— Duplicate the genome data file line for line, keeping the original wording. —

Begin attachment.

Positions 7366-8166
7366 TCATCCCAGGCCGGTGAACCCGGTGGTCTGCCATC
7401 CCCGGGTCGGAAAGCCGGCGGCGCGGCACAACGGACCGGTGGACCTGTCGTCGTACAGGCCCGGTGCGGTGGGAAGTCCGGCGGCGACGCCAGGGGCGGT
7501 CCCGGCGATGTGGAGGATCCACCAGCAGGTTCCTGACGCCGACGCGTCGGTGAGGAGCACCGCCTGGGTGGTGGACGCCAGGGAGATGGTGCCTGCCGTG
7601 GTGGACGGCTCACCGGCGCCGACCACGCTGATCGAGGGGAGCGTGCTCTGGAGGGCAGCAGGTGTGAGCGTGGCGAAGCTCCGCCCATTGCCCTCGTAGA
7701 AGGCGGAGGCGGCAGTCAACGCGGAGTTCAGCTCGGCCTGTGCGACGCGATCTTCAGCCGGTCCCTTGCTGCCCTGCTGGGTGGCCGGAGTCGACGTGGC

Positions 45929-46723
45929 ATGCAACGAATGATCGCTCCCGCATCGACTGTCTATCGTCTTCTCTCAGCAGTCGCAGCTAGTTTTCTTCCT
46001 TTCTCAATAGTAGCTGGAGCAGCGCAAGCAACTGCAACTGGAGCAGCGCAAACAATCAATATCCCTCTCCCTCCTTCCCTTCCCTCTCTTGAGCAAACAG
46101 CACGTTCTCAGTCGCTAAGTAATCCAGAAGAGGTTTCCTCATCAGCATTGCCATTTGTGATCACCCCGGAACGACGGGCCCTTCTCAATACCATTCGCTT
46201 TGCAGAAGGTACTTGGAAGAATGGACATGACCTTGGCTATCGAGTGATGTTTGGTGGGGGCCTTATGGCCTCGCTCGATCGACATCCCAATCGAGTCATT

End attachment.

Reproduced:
Positions 7366-8166
7366 TCATCCCAGGCCGGTGAACCCGGTGGTCTGCCATC
7401 CCCGGGTCGGAAAGCCGGCGGCGCGGCACAACGGACCGGTGGACCTGTCGTCGTACAGGCCCGGTGCGGTGGGAAGTCCGGCGGCGACGCCAGGGGCGGT
7501 CCCGGCGATGTGGAGGATCCACCAGCAGGTTCCTGACGCCGACGCGTCGGTGAGGAGCACCGCCTGGGTGGTGGACGCCAGGGAGATGGTGCCTGCCGTG
7601 GTGGACGGCTCACCGGCGCCGACCACGCTGATCGAGGGGAGCGTGCTCTGGAGGGCAGCAGGTGTGAGCGTGGCGAAGCTCCGCCCATTGCCCTCGTAGA
7701 AGGCGGAGGCGGCAGTCAACGCGGAGTTCAGCTCGGCCTGTGCGACGCGATCTTCAGCCGGTCCCTTGCTGCCCTGCTGGGTGGCCGGAGTCGACGTGGC

Positions 45929-46723
45929 ATGCAACGAATGATCGCTCCCGCATCGACTGTCTATCGTCTTCTCTCAGCAGTCGCAGCTAGTTTTCTTCCT
46001 TTCTCAATAGTAGCTGGAGCAGCGCAAGCAACTGCAACTGGAGCAGCGCAAACAATCAATATCCCTCTCCCTCCTTCCCTTCCCTCTCTTGAGCAAACAG
46101 CACGTTCTCAGTCGCTAAGTAATCCAGAAGAGGTTTCCTCATCAGCATTGCCATTTGTGATCACCCCGGAACGACGGGCCCTTCTCAATACCATTCGCTT
46201 TGCAGAAGGTACTTGGAAGAATGGACATGACCTTGGCTATCGAGTGATGTTTGGTGGGGGCCTTATGGCCTCGCTCGATCGACATCCCAATCGAGTCATT